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Community / Land projects / ZOA Sudan project ”Sustainable Integrated Development Approach"

ZOA Sudan project ”Sustainable Integrated Development Approach"

€5692458.299

10/18 - 05/22

Completed

This project is part of

General

The organisation ZOA International has applied to Sida for funding of 60,3 million SEK to carry out the project "Sustainable Integrated Development Approach" in four states in Sudan during the period 2018-2021. The project aims is to strengthen the resilience of people living in Darfur (North, South and West) and Gedaref states. The project has four outcomes: 1) Improved conditions for peaceful and inclusive societies at the local level, including land rights; 2) Increased sustainable management of water resources, and increased access to water; 3) Increased capacity on local levels to sustainably manage and protect natural resources and prevent environmental degradation, and 4) Increased sustainable agricultural productivity and improved food security. Community participation committees will be used to manage the scarce natural resources (such as water) to avoid conflicts. Through Integrated Water Resource Management (IWRM) the program aims to create a well-reasoned balancing of water needs with water availability and to improve communities planning and management of water usage for specific areas, communities, including both pastoralists and farmers in this planning and management process. The same approach will be used for managing local forests as a source of firewood. ZOA will implement the contribution in a consortium with SOS Sahel and World Relief. The contribution’s total budget is 60,3 million SEK and approximately 40% of the contribution budget will be forwarded from ZOA to the other two consortium partners.

Objectives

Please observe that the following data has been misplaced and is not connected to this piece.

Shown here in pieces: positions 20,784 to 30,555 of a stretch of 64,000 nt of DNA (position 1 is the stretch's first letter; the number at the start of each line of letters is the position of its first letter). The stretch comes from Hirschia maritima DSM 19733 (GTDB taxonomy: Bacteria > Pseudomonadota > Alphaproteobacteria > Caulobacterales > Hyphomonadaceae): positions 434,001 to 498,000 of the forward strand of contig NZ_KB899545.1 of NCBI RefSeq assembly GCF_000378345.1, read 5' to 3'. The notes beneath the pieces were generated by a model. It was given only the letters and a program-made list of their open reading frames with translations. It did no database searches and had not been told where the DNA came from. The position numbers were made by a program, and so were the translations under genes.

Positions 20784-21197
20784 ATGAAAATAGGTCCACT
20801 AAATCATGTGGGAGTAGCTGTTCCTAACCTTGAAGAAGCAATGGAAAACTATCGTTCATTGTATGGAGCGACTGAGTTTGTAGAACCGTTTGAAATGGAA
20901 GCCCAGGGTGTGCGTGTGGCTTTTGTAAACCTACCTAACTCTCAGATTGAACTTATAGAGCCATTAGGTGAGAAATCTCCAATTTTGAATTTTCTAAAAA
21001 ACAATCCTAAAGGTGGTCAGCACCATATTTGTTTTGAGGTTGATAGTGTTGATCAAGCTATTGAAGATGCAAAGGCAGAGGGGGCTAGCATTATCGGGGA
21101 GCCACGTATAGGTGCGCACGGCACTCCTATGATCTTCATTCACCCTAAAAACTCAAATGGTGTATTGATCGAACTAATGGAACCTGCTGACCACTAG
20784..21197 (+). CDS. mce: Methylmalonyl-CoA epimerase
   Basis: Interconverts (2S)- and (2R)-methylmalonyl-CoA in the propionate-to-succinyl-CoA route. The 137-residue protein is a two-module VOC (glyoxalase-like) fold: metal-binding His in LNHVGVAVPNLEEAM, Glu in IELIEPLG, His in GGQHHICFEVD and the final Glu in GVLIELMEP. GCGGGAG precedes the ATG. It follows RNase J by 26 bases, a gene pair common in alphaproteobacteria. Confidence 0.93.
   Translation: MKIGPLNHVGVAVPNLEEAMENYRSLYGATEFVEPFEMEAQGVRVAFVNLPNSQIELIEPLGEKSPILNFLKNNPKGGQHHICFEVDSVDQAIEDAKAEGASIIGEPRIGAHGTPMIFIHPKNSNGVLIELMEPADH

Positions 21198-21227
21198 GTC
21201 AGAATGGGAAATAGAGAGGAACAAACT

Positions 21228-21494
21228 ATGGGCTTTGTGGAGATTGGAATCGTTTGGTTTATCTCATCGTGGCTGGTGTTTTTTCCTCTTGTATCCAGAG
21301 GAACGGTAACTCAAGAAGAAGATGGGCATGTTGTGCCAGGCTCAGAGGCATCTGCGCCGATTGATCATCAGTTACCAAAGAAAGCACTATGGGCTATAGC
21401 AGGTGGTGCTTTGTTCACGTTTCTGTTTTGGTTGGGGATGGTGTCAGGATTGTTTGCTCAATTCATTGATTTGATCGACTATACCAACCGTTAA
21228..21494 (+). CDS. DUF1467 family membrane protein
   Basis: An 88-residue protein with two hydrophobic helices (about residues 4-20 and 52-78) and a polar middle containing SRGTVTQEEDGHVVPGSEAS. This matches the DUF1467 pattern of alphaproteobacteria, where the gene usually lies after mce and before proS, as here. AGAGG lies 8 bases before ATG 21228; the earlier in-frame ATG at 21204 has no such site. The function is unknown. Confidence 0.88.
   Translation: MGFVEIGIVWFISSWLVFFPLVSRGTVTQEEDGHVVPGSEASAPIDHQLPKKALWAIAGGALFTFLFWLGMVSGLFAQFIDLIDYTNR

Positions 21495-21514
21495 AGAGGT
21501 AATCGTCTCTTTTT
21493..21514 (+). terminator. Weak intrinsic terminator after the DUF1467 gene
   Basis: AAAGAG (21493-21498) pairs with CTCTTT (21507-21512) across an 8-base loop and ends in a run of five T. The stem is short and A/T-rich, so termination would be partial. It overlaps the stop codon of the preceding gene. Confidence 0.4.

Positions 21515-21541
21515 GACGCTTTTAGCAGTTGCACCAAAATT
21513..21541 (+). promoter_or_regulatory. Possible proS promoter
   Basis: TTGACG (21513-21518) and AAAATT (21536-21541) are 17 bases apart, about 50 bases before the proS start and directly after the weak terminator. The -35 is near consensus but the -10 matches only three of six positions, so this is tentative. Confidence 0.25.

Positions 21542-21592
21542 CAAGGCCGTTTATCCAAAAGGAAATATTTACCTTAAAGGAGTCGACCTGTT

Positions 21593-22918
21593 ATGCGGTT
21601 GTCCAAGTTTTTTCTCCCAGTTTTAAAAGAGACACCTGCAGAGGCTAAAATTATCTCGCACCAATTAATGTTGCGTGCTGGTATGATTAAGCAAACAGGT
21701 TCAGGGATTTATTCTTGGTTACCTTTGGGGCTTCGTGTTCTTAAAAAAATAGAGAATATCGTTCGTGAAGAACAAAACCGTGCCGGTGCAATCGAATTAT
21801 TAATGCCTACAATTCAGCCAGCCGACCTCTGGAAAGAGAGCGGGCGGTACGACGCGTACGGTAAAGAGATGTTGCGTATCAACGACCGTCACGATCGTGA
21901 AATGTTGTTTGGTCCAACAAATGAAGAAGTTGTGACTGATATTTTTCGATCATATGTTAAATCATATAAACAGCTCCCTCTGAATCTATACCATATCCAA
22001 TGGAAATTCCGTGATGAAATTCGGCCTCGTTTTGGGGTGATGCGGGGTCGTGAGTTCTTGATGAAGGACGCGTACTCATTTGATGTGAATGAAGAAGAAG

The aim of the project "Sustainable Integrated Development Approach" is to strengthen the resilience of people living in Darfur (North,South and West) and Gedaref states. These areas are water catchment areas that have been identified as especially needy in terms of water scarcity but with potential to improve because of these being water "gathering" areas (where water flows into a "catchment" area). The selected states also corresponds to Sida's/OCHA's analysis of areas most vulnerable/at risk. Community participation committees will be used to manage the scarce natural resources (such as water) to avoid conflicts. Through Integrated Water Resource Management (IWRM) the program aims to create a well-reasoned balancing of water needs with water availability and to improve communities planning and management of water usage for specific areas, communities, including both pastoralists and farmers in this planning and management process. The same approach will be used for managing local forests as a source of firewood.  The project has four outcomes: 1) Improved conditions for peaceful and inclusive societies at the local level, including land rights; 2) Increased sustainable management of water resources, and increased access to water; 3) Increased capacity on local levels to sustainably manage and protect natural resources and prevent environmental degradation, and 4) Increased sustainable agricultural productivity and improved food security. Activity summaryOutcome 1:- Capacity building of local organisations and committees on conflict resolution and building of trust- Strengthen land right systems at Locality level- Capacitate local organisation and committees on resolving issues related to land rights Outcome 2:- Establishment and training of Integrated Water Resources Management (IWRM) Committees in targeted catchment areas- Development of Water Resources Management Plans (WRMPs)- Construction of groundwater recharge infrastructure- Rehabilitation and/or construction of water supply infrastructure for people, livestock and crops Outcome 3:- Strengthen the capacity of local committees to manage natural resources- Improve corridor management- Increase the understanding of local communities on environmental degradation- Pilot environmental friendly alternatives for cooking and lighting on community level (this includes the provision of income generating activities (IGAs) for women)- Set up of tree seedling nurseries Outcome 4:- Set up of farmer field schools- Stimulate diversified crop production (including irrigated systems)- Set up of seed banks- Distribution of intermediary technology equipment to farmers groups- Organize farmers in associations and connect them to the private sector and other relevant bodies (microfinance, insurance, government entities) In regards to reporting, the baseline in any new geographical area cannot be done until permission to work in the areas is obtained from HAC, the Sudanese Humanitarian Aid Commission. This can only be applied for once there is an agreement in place. Baseline from the geographical areas where the partners have been working already exists, which in some cases is close the to proposed sites for this intervention. Anchoring their work with local governments will be very important for the success and eventual sustainability of the project. Dialogue questions to follow up on during review meetings, field visits, etc: - Outcome 1: Regarding Land Rights, a possible contact with various actors working in this area such as Swedish Land Survey (Lantmäteriet) and UN-Habitat in Sudan. Explore the possibility to include Sudan in an upcoming ITP programme under CAPDEV strategy. - Outcome 2 and 4 - water harvesting infrastructure should be of interest and there are good examples (successful low-tech infrastructure) to learn from.- For output 3.3 ZOA should develop an e-waste management strategy if the proposed feasibility study on use of domestic solar is put into practice- Close follow-up on the fuel efficient stoves is recommended- Explore the possibility with ZOA to base their indicators on SDG targets (1,2,5,6,13 and 16)- Follow how they build on humanitarian work/resilence. Overall a very ambitious, comprehensive and well-thought through multi-sectoral project with a needs-based and community-driven program approach. Aside from the dialogue questions which require more consistent follow-up, several aspects of the program need to be further developed during the inception phase and again reviewed by experts at Sida (See comments from Plan Appraisal meeting 2018-09-04). The Inception Phase which will end by 30 April 2019, will provide Sida with an updated budget and log frame. Sida assesses that during the Inception phase, the Consortium has a good possibility of setting realistic and attainable objectives. Documentation and information from other programs carried out by ZOA and their partners indicate a high level of confidence in their work and a good level of achievement.